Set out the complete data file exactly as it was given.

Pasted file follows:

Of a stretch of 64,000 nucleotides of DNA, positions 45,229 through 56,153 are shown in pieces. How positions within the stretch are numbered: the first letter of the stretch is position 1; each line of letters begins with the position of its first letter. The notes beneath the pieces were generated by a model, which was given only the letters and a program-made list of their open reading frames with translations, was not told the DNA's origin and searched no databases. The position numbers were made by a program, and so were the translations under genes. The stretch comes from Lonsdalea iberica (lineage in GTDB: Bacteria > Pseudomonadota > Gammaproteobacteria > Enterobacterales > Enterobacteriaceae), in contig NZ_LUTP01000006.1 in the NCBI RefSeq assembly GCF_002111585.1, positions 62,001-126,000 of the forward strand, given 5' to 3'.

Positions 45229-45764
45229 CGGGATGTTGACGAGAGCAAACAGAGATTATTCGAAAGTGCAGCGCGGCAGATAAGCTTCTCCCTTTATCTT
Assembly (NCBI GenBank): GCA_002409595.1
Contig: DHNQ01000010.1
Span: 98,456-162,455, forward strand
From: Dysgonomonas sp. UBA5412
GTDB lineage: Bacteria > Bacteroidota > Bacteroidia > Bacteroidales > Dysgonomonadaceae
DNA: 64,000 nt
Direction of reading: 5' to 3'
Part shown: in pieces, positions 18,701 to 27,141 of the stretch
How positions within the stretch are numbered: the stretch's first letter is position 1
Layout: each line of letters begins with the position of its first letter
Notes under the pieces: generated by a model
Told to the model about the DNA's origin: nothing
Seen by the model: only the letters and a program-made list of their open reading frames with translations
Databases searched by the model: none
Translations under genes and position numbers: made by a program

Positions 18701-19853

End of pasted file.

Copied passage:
Of a stretch of 64,000 nucleotides of DNA, positions 45,229 through 56,153 are shown in pieces. How positions within the stretch are numbered: the first letter of the stretch is position 1; each line of letters begins with the position of its first letter. The notes beneath the pieces were generated by a model, which was given only the letters and a program-made list of their open reading frames with translations, was not told the DNA's origin and searched no databases. The position numbers were made by a program, and so were the translations under genes. The stretch comes from Lonsdalea iberica (lineage in GTDB: Bacteria > Pseudomonadota > Gammaproteobacteria > Enterobacterales > Enterobacteriaceae), in contig NZ_LUTP01000006.1 in the NCBI RefSeq assembly GCF_002111585.1, positions 62,001-126,000 of the forward strand, given 5' to 3'.

Positions 45229-45764
45229 CGGGATGTTGACGAGAGCAAACAGAGATTATTCGAAAGTGCAGCGCGGCAGATAAGCTTCTCCCTTTATCTT
Assembly (NCBI GenBank): GCA_002409595.1
Contig: DHNQ01000010.1
Span: 98,456-162,455, forward strand
From: Dysgonomonas sp. UBA5412
GTDB lineage: Bacteria > Bacteroidota > Bacteroidia > Bacteroidales > Dysgonomonadaceae
DNA: 64,000 nt
Direction of reading: 5' to 3'
Part shown: in pieces, positions 18,701 to 27,141 of the stretch
How positions within the stretch are numbered: the stretch's first letter is position 1
Layout: each line of letters begins with the position of its first letter
Notes under the pieces: generated by a model
Told to the model about the DNA's origin: nothing
Seen by the model: only the letters and a program-made list of their open reading frames with translations
Databases searched by the model: none
Translations under genes and position numbers: made by a program

Positions 18701-19853